Sunday took a cruel and unexpected twist when news broke that Kobe Bryant’s helicopter crashed in California, killing all nine people on board including his 13-year-old daughter, Gianna. As millions across the world mourn the death of an icon, the DC Sports Staff takes a moment to reflect on its favorite moments that defined the “Black Mamba’s” incredible time on Earth.
Kobe Bryant was a man who always felt larger than life, and my favorite Kobe moment is proof that he was. The day was March 7, 2010, when Kobe and Orlando Magic forward Matt Barnes had spent the entire third quarter of a tight game jostling and exchanging choice words. After a made Laker basket, Barnes was set to inbound the ball, but decided to pump-fake the ball within an inch of Kobe’s face. Did Kobe flinch? Not one bit. He didn’t even blink. He just kept staring at Barnes as if nothing had happened. This moment is so iconic because it showed that not only was Kobe one of the best scorers of all time, but he was also tough as nails. Rest in peace to a man who always embodied mamba mentality. Also, look up “Kobe doesn’t flinch” on youtube. It’s epic.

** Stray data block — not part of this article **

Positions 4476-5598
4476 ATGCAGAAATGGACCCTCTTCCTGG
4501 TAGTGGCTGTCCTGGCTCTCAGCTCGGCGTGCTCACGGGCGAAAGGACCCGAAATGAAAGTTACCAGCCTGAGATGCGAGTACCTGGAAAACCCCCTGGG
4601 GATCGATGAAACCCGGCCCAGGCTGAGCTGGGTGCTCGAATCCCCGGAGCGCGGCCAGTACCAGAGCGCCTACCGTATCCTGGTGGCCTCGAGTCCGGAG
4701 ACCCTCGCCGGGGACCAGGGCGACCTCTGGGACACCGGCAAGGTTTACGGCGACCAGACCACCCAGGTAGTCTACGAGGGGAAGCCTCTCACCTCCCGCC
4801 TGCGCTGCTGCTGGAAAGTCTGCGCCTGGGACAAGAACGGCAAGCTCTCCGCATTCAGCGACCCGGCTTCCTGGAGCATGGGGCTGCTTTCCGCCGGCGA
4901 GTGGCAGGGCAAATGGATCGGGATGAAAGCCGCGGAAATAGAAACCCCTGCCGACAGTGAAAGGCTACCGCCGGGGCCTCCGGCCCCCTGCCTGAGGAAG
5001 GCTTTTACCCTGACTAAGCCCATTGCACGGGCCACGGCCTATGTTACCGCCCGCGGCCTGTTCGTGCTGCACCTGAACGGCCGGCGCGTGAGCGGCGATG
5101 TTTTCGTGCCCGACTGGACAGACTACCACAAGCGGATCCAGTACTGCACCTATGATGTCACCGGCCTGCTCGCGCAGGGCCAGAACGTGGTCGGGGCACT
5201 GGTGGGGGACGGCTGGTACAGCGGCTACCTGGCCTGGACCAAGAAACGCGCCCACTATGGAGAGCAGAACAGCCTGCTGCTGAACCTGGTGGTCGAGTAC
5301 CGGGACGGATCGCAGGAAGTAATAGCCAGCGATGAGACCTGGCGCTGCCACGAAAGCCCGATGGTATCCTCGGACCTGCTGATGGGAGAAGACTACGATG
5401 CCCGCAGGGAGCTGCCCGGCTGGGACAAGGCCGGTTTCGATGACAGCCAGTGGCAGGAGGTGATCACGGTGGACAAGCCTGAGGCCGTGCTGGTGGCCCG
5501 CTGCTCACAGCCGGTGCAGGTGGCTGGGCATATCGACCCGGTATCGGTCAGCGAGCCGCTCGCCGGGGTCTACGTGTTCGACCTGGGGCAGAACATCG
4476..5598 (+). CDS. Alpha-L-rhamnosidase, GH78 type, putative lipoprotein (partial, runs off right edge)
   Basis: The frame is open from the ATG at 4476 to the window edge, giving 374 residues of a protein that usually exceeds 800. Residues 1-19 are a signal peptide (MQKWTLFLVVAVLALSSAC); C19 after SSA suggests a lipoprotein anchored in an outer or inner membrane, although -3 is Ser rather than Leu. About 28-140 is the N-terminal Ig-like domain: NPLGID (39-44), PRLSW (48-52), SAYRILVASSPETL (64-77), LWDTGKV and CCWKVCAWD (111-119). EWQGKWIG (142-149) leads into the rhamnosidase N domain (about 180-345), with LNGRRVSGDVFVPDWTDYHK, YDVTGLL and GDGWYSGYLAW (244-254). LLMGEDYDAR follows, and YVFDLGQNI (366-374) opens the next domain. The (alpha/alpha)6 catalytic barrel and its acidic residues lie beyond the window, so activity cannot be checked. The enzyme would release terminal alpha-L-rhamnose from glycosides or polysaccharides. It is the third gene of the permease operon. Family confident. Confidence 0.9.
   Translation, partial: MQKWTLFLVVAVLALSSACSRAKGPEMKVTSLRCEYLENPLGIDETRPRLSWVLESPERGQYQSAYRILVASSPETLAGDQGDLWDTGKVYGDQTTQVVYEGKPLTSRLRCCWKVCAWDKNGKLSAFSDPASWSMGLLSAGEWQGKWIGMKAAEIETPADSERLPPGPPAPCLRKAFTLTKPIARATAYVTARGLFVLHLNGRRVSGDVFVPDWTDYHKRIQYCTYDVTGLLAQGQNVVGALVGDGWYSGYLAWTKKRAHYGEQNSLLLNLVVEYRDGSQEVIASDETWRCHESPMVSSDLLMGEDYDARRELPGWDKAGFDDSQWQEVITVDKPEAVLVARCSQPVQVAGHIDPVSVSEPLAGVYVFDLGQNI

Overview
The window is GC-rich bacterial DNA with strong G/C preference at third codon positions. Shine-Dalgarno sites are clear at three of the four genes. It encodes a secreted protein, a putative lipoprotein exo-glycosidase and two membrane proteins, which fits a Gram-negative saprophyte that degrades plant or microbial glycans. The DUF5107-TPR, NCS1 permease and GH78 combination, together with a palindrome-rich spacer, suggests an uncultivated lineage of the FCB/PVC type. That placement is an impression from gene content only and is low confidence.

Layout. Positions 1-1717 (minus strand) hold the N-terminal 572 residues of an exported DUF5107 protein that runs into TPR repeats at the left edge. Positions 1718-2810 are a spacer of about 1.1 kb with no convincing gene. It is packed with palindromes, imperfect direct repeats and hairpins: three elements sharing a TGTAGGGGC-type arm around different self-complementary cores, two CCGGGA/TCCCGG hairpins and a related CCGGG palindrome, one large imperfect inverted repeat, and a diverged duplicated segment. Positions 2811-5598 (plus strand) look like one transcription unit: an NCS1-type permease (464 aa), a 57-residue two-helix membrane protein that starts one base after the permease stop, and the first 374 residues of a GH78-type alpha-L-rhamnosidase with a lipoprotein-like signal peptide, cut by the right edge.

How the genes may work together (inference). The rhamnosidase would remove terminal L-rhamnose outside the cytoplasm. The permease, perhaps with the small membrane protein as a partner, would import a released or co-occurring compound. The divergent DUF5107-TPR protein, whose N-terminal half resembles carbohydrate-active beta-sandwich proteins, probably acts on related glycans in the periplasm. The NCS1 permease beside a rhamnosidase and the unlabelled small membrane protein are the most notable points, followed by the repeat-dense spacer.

Growing up I despised Kobe, but his cold-blooded competitiveness and big-game dominance made the revamped Celtics-Lakers rivalry at the turn of the decade all that much more entertaining. Kobe was a once in a lifetime offensive talent, he was one of those players that always knew how to get to his spots and manipulate any defender on mid-range post-ups. One of the most skilled players of all time, Kobe’s game will be copied by young players for countless years to come. If I had to pick a single favorite Mamba moment, it would be Kobe telling Dwayne Wade that he “loved it” after the Heat guard fouled him hard during the 2012 All-star game and broke his nose.